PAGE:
Optimization of the passive recovery of uranium from seawater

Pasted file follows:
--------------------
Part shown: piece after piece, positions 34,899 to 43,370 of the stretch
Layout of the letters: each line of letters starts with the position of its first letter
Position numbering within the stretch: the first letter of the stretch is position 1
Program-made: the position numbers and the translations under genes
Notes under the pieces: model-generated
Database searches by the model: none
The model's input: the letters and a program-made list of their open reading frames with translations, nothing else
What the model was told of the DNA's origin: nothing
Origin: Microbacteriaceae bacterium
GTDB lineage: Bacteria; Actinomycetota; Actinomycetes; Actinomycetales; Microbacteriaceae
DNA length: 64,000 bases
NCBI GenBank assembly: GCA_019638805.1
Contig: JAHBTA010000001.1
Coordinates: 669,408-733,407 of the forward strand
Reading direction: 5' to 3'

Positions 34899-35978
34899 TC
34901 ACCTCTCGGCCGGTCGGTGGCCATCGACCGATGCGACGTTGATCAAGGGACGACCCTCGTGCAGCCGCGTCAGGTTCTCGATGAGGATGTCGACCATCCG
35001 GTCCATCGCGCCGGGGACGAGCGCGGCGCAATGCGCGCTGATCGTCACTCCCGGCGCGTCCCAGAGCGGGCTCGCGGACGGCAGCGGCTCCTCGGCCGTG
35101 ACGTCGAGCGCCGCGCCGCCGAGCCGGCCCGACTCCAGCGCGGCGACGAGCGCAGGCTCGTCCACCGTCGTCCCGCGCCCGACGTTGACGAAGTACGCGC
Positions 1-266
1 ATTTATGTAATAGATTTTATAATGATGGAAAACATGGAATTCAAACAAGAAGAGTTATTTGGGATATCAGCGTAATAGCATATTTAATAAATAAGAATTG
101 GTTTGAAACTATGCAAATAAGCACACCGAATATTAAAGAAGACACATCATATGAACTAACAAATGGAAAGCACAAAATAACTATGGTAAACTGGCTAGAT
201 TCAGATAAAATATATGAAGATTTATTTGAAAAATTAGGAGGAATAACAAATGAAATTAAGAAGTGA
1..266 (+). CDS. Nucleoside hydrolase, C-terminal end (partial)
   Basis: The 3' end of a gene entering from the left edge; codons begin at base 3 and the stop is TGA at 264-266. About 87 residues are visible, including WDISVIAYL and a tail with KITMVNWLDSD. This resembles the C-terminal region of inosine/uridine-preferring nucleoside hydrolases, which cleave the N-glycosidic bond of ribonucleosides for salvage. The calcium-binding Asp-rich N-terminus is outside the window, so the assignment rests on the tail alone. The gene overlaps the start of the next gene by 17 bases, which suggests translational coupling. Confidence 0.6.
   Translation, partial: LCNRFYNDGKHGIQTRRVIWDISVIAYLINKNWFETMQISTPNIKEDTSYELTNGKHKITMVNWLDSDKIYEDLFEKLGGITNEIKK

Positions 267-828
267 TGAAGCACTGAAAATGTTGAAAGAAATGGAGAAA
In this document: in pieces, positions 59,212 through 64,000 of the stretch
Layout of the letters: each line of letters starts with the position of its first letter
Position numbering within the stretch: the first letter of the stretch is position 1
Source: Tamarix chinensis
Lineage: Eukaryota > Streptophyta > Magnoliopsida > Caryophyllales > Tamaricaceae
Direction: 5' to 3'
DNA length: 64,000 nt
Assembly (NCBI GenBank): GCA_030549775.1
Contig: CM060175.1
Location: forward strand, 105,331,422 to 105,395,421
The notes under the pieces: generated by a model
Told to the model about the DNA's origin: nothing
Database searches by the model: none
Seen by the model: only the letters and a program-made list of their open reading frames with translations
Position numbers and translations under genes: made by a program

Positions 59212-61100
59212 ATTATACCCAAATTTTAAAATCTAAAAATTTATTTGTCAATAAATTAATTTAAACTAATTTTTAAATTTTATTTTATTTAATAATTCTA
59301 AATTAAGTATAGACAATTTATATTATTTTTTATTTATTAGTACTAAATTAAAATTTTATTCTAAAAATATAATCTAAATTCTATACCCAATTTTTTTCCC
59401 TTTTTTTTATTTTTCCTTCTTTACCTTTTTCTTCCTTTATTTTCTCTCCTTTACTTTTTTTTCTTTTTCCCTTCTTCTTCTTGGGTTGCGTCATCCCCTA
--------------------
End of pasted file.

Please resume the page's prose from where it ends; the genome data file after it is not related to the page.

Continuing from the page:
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The aim of this thesis is to optimize the design and deployment conditions utilized by a technology for passively collecting uranium from seawater that is currently under development by Oak Ridge and Pacific Northwest National Labs along with University partners. This system involves the production, deployment, and recycle of an amidoxime ligand grafted onto a high density polyethylene based adsorbent. While many adsorbent performance characteristics and cost inputs impact the final uranium production cost, the system and design parameters explored here include: degree of ligand grafting, number of adsorbent uses prior to ultimate disposal, length of immersion in the sea, and ocean temperature. Given the complicated empirically-driven nature of the cost calculation, the cost calculation tool is treated as a black box model, thus the minimization requires a derivative free optimization method. A literature review is conducted to explore applicable algorithms and the Nelder-Mead Simplex Method is ultimately selected. A base case is created using historical values to serve as an initial condition for optimization. From this case, the uranium production cost is minimized, resulting in an 11% decrease. From there, sensitivity cases are considered. An alternative elution process for recovering uranium from the adsorbent is studied. If this innovation can be realized, significant cost savings are shown to be attained if this process fulfills its promise of mitigating adsorbent degradation. Next, the effects of marine bacterial growth on cost are explored. It is determined that optimizing the deployment conditions and improving the uranium binding kinetics can mitigate this increase. Sensitivity analyses are conducted in order to provide insight as to how the optimal deployment conditions are determined. The results presented in this thesis can inform the direction of future research. Furthermore, as the technology continues to evolve, the methodology developed for this optimization will remain relevant and the optimization too can continue to be used to guide design and R&D decisions.